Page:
But unlike many, I don't get creeped out by horror movies or books really. I find most of them only slightly creepy. But there are a few where something creepy is in there, a moment that gave me a pause for whatever reason, the chill up the spine or that paranoid glance over the shoulder.

Pet Sematary by Stephen King - As a coincidence, I did a re-read of this book this month. The creepiest thing about this book is the awful theme of grief and your worst fears coming true concerning those you love, that false hope that gets twisted. I didn't find Gage creepy in the book, but the cat...yeah, there were some creepy moments, especially when Louis wakes up to find him laying on his chest. The cemetary ventures in the middle of the night with the wild loon calls and the creepy moving of the trees - what's out there - all were eerie moments. Full review here.

IT by Stephen King - While I don't find it the frightfest some do, there were genuinely creepy moments in this book. Copied from my review - "The clown is just creepy – he is one of the most imaginable monsters invented. There were some genuinely disturbing scenes in the book that make this stand in a sobering reality. What always comes to my mind of creepy scenes are small flashbacks rather than the events as they happen – for instance, when in the police station the man is recounting the tale of the clown dragging the body, looking up at him, and then appearing to bite into the guy’s armpit. That was genuinely creepy. And the other horrible story is told from Mike as adult, of the 2 year old being murdered and the mother hearing the sound’s from downstairs, the maniacal laughing and the toilet flushing, to come and find her child drowned and his back broken. Terrifying stuff."

The Elementals by Michael McDowell - The whole of the book is not terrifying, but there were certainly creepy moments in the house with the sand, moments that were written with a type of still, "quiet" horror that can get to a reader.

Summer of Night by Dan Simmons - This book is better remembered as an excellent story, a moving story, good doses of drama, but there are some truly eerie moments too, especially concerning the death of a favorite character in the field.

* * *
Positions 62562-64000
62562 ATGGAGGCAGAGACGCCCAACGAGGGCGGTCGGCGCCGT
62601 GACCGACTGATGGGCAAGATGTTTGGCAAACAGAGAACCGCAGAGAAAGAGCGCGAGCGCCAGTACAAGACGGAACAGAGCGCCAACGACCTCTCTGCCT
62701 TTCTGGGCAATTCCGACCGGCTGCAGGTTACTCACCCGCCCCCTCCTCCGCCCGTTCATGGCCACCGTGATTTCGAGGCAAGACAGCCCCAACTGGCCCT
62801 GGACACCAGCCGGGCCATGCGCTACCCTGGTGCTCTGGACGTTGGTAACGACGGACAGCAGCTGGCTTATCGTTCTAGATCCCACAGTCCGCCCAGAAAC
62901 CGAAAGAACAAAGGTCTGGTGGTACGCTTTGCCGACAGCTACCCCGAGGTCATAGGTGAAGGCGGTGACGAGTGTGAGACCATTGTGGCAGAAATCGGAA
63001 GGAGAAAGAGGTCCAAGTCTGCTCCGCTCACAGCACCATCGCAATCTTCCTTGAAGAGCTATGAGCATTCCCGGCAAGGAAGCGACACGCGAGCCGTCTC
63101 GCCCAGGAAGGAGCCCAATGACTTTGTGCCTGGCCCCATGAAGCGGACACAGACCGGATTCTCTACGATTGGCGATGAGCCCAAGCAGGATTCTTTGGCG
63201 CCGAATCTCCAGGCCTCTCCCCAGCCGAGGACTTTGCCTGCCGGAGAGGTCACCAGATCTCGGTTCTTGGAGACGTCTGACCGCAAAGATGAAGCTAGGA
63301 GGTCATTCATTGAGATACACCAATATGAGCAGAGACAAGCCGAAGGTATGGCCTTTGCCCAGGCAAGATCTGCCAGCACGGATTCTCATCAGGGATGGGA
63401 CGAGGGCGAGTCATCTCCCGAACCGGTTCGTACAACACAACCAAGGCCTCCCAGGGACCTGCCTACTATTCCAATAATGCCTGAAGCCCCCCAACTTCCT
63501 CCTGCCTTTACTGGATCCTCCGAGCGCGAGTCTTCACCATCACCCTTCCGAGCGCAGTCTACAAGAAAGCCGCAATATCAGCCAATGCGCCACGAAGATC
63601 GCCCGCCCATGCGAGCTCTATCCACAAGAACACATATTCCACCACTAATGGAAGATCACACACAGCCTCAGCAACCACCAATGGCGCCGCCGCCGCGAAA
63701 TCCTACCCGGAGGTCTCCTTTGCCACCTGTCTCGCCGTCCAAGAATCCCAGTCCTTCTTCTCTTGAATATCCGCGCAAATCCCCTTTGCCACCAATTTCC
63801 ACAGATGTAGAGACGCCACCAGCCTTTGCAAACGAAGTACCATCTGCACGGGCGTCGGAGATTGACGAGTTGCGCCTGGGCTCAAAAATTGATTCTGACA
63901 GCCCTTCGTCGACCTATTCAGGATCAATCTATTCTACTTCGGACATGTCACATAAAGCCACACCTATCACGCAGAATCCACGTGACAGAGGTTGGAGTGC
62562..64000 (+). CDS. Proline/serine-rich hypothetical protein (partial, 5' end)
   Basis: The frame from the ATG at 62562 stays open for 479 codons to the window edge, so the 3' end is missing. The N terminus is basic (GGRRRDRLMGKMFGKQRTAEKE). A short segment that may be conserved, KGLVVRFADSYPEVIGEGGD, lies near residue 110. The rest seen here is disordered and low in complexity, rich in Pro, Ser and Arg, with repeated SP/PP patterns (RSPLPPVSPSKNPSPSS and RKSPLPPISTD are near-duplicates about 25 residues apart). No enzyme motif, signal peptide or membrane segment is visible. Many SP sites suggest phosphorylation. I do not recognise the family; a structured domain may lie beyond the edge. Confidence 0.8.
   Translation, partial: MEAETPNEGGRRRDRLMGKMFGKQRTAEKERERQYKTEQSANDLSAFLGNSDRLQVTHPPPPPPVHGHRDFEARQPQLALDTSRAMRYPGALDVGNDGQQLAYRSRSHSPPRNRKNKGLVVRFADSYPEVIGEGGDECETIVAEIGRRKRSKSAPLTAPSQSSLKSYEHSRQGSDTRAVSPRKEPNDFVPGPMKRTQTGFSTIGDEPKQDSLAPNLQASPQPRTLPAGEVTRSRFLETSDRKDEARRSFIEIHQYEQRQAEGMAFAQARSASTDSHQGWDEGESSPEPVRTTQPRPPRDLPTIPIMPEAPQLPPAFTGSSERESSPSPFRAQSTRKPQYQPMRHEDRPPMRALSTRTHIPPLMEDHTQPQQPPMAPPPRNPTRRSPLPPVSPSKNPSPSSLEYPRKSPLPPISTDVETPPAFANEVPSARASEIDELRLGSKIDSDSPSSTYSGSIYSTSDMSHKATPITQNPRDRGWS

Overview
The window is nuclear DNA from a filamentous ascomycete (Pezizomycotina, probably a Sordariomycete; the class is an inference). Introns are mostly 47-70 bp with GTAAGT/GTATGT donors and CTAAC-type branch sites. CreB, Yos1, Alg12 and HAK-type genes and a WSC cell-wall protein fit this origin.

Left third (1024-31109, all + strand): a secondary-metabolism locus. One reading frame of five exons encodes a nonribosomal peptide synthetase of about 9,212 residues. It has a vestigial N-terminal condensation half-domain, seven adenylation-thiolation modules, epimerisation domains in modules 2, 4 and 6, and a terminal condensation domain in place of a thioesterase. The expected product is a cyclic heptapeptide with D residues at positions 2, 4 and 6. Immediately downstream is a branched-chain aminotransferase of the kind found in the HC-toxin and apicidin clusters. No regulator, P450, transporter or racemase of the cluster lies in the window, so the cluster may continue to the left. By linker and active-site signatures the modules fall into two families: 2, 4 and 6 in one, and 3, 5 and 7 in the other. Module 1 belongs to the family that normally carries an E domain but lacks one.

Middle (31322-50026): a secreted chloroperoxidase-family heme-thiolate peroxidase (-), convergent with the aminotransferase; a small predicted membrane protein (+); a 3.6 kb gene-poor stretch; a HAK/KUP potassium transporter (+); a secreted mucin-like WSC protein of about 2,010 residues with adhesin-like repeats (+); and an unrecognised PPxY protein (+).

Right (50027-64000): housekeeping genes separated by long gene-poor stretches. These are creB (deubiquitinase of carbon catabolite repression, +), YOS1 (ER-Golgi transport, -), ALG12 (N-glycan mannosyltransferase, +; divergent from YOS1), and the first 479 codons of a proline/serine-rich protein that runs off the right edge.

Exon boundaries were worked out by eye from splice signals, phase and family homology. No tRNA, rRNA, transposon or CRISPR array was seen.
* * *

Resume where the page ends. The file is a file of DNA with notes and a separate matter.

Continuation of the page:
Night Plague by Graham Masterton - The book opens with a horrifying event that disturbs more than terrifies, but terror is not let go of later on during a scene in a room with a fireplace. Yikes. Masterton can write some of the eeriest moments in horror fiction.

Dracula by Bram Stoker - Yeah, an oldie. Before the middle started sagging a little with heavy melodrama, the beginning was potent stuff. It's hard to shake the moment Renfield looks out the window and sees the count climbing like a spider on the wall, with that turning head...

Salem's Lot by Stephen King - That window scene, 'nough said.

The Girl Next Door by Jack Ketchum - There may not be any creepy scenes in this book in terms of downright fear, but the stuff in this book is so disturbing it may be the scariest of all.

Phantoms by Dean Koontz - I'm not sure how much it would live up to a re-read, but I remember some creepy moments in this book, especially finding the empty town and some of those troubling bodies (or body pieces), especially in the kitchen.

The Chosen Child by Graham Masterton - I'm sorry to sad some of this book was dull and it too long take off, but there were some genuinely eerie moments like when the men are being chased up the ladders of the sewer tunnels. That blank face *shivers*

Well, there you have it, some of my 'creepy' recommendations. The list ended up 13 books before I started count, then I had to remove some, so I guess this list wasn't as difficult to come up with as I originally thought it would.